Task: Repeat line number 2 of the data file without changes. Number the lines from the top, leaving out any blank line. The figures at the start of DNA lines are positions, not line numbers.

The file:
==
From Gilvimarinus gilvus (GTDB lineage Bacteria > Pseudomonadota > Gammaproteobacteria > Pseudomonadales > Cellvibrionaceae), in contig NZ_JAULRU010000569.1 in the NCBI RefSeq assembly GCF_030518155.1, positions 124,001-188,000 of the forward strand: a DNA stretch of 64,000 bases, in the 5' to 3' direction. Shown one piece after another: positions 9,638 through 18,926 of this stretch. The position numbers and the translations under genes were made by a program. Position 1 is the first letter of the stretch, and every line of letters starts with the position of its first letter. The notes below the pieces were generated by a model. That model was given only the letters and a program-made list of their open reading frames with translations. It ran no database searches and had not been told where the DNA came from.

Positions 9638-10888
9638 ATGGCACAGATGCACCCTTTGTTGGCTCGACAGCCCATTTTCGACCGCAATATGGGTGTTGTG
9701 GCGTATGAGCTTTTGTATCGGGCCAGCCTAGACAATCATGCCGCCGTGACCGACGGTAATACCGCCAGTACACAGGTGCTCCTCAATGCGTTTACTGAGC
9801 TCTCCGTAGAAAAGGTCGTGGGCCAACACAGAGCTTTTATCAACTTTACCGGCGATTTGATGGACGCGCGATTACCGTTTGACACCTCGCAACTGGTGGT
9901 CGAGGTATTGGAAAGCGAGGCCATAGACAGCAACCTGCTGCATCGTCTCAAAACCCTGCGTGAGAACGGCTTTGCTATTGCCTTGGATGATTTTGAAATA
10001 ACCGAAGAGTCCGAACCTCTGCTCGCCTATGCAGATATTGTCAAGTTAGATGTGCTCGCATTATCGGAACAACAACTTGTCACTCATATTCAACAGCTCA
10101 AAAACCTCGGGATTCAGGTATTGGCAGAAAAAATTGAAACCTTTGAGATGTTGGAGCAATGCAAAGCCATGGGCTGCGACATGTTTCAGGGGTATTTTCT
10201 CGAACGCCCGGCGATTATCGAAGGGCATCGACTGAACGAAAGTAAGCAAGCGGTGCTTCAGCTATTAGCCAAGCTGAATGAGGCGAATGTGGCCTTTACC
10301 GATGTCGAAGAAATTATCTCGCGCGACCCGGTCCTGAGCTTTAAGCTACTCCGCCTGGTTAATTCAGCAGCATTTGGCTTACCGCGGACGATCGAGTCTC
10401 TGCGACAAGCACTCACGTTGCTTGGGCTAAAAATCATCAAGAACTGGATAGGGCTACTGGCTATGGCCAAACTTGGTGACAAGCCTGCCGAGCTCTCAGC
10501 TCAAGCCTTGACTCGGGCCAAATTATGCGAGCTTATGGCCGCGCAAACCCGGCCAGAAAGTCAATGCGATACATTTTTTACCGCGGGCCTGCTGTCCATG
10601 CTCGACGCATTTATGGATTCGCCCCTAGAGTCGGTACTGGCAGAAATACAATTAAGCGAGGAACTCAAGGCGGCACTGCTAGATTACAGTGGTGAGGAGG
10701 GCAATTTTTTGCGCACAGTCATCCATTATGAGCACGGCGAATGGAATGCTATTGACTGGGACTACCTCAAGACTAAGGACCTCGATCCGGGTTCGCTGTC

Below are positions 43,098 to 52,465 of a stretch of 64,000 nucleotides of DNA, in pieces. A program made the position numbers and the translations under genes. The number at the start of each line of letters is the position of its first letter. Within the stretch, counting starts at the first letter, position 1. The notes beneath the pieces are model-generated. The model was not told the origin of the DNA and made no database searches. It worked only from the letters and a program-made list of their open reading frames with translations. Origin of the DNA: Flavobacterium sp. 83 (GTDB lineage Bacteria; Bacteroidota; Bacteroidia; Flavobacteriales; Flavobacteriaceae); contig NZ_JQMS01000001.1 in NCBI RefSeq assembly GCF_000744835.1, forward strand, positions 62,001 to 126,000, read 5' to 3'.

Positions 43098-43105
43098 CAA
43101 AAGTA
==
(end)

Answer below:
Positions 9638-10888